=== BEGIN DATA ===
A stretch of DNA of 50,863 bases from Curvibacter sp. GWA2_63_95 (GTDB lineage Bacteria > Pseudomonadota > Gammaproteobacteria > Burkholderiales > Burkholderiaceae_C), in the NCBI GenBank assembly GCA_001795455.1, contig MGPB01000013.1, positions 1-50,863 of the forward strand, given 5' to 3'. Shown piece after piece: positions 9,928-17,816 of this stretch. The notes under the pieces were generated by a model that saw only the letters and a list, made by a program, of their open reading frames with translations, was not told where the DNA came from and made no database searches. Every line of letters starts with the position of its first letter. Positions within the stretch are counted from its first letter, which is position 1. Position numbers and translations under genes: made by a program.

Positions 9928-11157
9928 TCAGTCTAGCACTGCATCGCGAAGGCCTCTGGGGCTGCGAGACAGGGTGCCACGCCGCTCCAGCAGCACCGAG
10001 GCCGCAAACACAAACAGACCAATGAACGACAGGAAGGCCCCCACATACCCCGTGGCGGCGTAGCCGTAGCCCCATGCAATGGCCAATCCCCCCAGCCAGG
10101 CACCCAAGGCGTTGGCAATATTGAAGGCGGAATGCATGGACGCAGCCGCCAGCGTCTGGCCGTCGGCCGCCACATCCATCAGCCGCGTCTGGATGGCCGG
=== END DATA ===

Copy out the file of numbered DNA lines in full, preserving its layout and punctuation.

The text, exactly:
A stretch of DNA of 50,863 bases from Curvibacter sp. GWA2_63_95 (GTDB lineage Bacteria > Pseudomonadota > Gammaproteobacteria > Burkholderiales > Burkholderiaceae_C), in the NCBI GenBank assembly GCA_001795455.1, contig MGPB01000013.1, positions 1-50,863 of the forward strand, given 5' to 3'. Shown piece after piece: positions 9,928-17,816 of this stretch. The notes under the pieces were generated by a model that saw only the letters and a list, made by a program, of their open reading frames with translations, was not told where the DNA came from and made no database searches. Every line of letters starts with the position of its first letter. Positions within the stretch are counted from its first letter, which is position 1. Position numbers and translations under genes: made by a program.

Positions 9928-11157
9928 TCAGTCTAGCACTGCATCGCGAAGGCCTCTGGGGCTGCGAGACAGGGTGCCACGCCGCTCCAGCAGCACCGAG
10001 GCCGCAAACACAAACAGACCAATGAACGACAGGAAGGCCCCCACATACCCCGTGGCGGCGTAGCCGTAGCCCCATGCAATGGCCAATCCCCCCAGCCAGG
10101 CACCCAAGGCGTTGGCAATATTGAAGGCGGAATGCATGGACGCAGCCGCCAGCGTCTGGCCGTCGGCCGCCACATCCATCAGCCGCGTCTGGATGGCCGG